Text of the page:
The Internal Revenue Service said it is taking additional steps to fight the growing problem of identity theft and tax-refund fraud, including deploying 3,000 employees to fight these cases.
That’s more than double the number of IRS employees fighting tax-related fraud the previous fiscal year.
In addition, the agency said it has trained more than 35,000 employees who work with taxpayers to recognize and provide assistance when identity theft occurs.
Taxpayers can encounter identity theft involving their tax returns in several ways.
One example that represents a growing trend is where identity thieves try filing fraudulent refund claims using another person’s identifying information, which has been stolen. Innocent taxpayers are victimized because their refunds are delayed.
Tax-related identify theft is growing at an alarming pace. In fiscal year 2012, the IRS Identity Protection Specialized Unit received nearly 450,000 cases, a 78 percent increase over fiscal year 2011.
But the agency has come under fire for lacking an effective strategy to combat the growing problem.
The National Taxpayer Advocate (TAS) issued its annual report to Congress this month and outlined the mounting issue of ID theft and the failure of the IRS to provide rapid and effective help. TAS is an independent organization within the IRS and helps taxpayers resolve problems with the IRS. It also recommends changes that will prevent the problems.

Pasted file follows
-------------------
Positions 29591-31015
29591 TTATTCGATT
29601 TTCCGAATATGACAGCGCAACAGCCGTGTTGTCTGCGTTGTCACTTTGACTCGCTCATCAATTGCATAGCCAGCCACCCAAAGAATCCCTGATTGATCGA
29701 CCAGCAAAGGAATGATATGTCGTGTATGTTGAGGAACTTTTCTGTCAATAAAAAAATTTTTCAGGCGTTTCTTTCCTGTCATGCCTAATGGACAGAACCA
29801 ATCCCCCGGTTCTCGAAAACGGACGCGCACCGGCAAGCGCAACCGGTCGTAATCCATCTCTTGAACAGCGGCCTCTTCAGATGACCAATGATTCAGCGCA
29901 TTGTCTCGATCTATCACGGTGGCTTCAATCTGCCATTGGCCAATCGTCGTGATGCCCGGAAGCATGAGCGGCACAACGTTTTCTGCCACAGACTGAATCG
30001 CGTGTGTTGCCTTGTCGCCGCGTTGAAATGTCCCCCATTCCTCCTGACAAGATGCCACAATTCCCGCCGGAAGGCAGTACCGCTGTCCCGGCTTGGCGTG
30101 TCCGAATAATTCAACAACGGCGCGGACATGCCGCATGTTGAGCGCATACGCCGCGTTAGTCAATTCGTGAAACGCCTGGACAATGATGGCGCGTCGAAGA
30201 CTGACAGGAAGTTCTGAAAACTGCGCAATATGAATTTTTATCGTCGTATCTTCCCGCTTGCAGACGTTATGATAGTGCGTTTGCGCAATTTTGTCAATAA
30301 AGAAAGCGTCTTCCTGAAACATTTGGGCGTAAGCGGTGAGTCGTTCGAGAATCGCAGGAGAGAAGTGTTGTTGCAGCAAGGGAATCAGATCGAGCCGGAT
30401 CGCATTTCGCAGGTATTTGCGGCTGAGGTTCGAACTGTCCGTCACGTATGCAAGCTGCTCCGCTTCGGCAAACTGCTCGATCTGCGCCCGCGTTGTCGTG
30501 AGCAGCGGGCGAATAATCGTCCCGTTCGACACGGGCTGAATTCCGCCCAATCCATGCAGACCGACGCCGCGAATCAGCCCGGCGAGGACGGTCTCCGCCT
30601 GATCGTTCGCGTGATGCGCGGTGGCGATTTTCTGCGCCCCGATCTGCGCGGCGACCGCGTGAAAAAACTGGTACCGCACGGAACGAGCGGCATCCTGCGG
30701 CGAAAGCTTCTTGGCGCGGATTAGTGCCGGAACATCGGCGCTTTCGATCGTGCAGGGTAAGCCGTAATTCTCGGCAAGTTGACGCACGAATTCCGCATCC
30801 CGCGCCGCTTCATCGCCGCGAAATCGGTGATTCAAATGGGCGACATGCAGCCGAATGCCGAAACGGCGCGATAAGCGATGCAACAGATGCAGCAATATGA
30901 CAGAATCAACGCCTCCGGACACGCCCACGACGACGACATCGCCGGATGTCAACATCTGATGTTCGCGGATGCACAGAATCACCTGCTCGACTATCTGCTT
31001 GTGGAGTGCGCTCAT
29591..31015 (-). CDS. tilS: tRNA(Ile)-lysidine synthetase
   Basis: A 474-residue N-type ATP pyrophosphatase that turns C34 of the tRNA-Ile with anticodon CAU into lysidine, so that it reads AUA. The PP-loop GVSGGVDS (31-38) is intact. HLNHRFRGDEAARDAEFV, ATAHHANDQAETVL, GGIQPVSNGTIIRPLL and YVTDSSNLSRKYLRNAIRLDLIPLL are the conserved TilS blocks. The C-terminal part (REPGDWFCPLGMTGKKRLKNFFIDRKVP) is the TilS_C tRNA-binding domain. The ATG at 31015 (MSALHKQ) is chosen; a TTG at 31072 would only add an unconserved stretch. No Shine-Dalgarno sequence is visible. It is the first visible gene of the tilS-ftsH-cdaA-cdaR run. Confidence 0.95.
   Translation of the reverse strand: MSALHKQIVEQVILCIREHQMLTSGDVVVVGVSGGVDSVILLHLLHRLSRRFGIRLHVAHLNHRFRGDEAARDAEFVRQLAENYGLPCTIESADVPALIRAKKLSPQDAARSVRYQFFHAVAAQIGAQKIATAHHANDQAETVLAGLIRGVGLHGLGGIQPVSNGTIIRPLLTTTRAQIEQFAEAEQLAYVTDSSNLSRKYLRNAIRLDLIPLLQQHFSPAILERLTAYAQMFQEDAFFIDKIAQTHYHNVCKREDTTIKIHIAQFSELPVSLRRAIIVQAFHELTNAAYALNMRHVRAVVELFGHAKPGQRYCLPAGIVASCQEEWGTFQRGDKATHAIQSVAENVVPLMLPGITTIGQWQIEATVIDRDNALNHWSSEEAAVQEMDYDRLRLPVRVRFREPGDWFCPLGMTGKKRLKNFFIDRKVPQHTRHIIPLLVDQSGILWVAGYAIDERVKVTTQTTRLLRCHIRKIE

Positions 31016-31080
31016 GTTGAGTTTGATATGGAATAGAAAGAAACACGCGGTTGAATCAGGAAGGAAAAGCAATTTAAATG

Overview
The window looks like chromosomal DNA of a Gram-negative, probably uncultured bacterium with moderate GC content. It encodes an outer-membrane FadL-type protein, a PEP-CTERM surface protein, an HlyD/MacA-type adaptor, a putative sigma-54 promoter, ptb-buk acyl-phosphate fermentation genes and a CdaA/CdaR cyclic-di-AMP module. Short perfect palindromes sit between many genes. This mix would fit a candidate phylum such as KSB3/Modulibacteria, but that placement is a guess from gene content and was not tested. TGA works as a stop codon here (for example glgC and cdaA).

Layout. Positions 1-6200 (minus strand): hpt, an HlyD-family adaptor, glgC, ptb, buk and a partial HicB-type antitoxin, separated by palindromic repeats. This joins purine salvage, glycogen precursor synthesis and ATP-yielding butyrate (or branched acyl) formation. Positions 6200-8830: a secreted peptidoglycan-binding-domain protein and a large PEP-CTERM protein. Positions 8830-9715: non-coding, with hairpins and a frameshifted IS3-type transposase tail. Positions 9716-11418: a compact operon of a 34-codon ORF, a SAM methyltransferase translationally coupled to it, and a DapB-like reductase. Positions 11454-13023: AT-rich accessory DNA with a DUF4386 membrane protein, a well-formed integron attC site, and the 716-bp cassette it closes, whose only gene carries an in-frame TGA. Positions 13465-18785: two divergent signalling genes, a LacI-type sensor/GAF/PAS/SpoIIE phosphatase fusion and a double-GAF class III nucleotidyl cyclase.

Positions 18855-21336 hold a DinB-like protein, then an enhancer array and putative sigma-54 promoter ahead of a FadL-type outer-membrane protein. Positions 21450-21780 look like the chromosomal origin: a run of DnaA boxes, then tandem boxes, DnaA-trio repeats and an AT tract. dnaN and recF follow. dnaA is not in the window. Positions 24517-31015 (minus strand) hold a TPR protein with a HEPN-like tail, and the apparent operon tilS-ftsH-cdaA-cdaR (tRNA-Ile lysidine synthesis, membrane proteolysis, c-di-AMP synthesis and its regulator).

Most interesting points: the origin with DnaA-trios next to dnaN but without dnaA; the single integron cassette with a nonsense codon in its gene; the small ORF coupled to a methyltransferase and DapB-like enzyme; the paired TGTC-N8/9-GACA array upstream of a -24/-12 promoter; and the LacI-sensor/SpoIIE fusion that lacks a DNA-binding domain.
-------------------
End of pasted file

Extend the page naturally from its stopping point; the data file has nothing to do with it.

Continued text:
The IRS has established 21 different units to address identity theft cases, each with their own rules and procedures — a strategy that is far from the “centralized traffic cop” function recommended, according to the National Taxpayer Advocate.
Nonetheless, the IRS has vowed to step up and better address tax fraud and ID theft. It is also launching a public education campaign to help taxpayers avoid becoming victims.
Here is a quick guide from the IRS to protect you from becoming a victim of identity theft:
- Don’t carry your Social Security card or any documents with your SSN or Individual Taxpayer Identification Number (ITIN) on it.
- Don’t give a business your SSN or ITIN just because they ask. Give it only when required.
- Protect your financial information.
- Check your credit report every 12 months.
- Secure personal information in your home.
- Protect your personal computers by using firewalls, anti-spam/virus software, update security patches and change passwords for Internet accounts.
- Don’t give personal information over the phone, through the mail or on the Internet unless you have initiated the contact or you are sure you know who you are dealing with.
The IRS also states that:
If your tax records are not currently affected by identity theft, but you believe you may be at risk due to a lost or stolen purse or wallet, questionable credit card activity or credit report, contact the IRS Identity Protection Specialized Unit at 800-908-4490, extension 245 (Mon. – Fri., 7 a.m. – 7 p.m. local time; Alaska & Hawaii follow Pacific Time).
If you receive a notice from IRS and you suspect your identity has been used fraudulently, respond immediately by calling the number on the notice.
If you did not receive a notice but believe you’ve been the victim of identity theft, contact the IRS Identity Protection Specialized Unit at 800-908-4490, extension 245 right away so we can take steps to secure your tax account and match your SSN or ITIN.